thought piece: With the Education Buildings Scotland conference taking place this week, Hugh reflects on the recently-opened UWS new Lanarkshire campus and how it differs from other higher education projects.
A bold experiment went live in Lanarkshire at the beginning of September. More specifically the University of the West of Scotland’s New Lanarkshire campus located in Hamilton International Technology Park opened its doors to over 3000 students.
The new campus strategically planned and interior designed by haa design is noteworthy from an educational point of view because of the different ways in which space use has been conceived.
The move from didactic teaching in classrooms, to participative discussion in seminars and group working is radical and this change has been fully exploited to create a campus which is not only considerably smaller than it might otherwise have been (and thereby rendered affordable) but massively more flexible. The ideas it employs, though not new to education as a whole, are essentially new to universities in the UK (and possibly within the world), at least at the scale now being rolled out in Hamilton.
The ideas for this project were in gestation for some time and the concept gradually rehearsed with students, teaching staff and building managers, but it is only in the last months that it has become “visible”, and only now sufficiently real to have it tested in practice. Initial reactions are exceedingly positive.
At one level the new campus is what one might expect with cafeteria, library etc., but, setting aside the large amount of ‘office space’ that it inevitably incorporates, the experiment is as much about change and new ways of working as might be expected for an ‘office development’. Indeed, it was an astute property consultant who pointed out that the nature of learning and teaching is increasingly mirroring what is taking place in the conventional ‘workplace’: With advances in technology, the challenge now faced is one of debating ideas, rather than information distribution, and issues like flexibility, efficiency and the effective use of space over time are therefore indistinguishable from what has been paramount in office design for years.
Understanding this concept was the germ therefore of the Lanarkshire project suggesting that a “shell and core” office development was not just a viable starting point for the creation of a new campus but what could help to direct it in a radically new direction. In addition, there was the issue of cost, and most importantly, cost over time.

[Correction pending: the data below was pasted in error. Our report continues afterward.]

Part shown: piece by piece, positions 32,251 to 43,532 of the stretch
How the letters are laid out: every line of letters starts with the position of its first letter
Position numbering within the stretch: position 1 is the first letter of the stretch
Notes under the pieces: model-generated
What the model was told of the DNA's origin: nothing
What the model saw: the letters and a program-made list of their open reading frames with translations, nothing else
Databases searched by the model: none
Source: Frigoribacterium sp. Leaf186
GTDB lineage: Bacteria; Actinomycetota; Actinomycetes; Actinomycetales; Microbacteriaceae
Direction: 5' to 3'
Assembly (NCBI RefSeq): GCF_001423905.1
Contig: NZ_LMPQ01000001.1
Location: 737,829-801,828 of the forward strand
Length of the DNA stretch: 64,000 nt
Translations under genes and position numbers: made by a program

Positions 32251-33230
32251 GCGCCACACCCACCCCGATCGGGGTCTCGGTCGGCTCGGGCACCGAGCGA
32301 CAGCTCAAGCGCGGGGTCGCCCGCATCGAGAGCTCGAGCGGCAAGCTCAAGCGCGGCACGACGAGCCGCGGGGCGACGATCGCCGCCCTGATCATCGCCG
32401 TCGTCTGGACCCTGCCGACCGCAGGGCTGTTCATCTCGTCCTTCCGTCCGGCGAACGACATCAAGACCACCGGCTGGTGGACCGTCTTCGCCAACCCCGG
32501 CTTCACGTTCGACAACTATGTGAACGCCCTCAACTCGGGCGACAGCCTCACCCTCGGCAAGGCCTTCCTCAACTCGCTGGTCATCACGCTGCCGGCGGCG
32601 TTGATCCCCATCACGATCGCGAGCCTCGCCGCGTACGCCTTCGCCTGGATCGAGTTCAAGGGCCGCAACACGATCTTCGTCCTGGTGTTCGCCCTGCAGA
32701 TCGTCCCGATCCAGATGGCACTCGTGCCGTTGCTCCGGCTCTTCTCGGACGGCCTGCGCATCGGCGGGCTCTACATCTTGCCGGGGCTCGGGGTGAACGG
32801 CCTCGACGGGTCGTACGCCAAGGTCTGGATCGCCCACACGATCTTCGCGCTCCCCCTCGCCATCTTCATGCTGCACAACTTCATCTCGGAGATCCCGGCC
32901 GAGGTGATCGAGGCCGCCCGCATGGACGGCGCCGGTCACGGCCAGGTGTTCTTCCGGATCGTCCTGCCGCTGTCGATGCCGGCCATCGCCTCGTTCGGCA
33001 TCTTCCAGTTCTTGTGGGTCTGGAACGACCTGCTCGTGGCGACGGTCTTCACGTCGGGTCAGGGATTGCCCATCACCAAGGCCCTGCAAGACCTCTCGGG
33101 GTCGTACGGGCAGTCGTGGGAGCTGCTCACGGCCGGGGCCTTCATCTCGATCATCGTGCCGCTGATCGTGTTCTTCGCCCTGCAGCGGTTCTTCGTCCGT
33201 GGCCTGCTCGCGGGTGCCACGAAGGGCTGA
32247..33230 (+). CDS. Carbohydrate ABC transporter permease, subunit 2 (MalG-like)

Both office and educational developments have come to learn the hard lesson that poor utilisation is simply unaffordable. It affects the build cost (calling for far more space than is actually needed) but, even more significantly, running costs which can dwarf the build cost in as little as a couple of years. Add to this ‘adaptation costs’, to meet our increasingly unpredictable world, or (where adaptation costs become unaffordable) the educationally significant missed opportunity costs of not doing what becomes obviously necessary, and the need to formulate a robust space-use strategy becomes overwhelming.
Out of this, and from an educational point of view, the logic for the new campus started to follow the same as that relating to the concept of agile working, namely:
- good quality office space can fill the bulk of what is required as good quality learning space
- enclosed spaces (at least where they are artificially lit and ventilated) are expensive to build and difficult to change.
- flexibility translates rapidly therefore into the amount of, and the location of enclosed spaces.
Therefore, if the university was to have a project that was financially viable in the first place, plan for the future and also address the issue of an unacceptable under-utilisation, the focus had to be on the need or otherwise for enclosed spaces.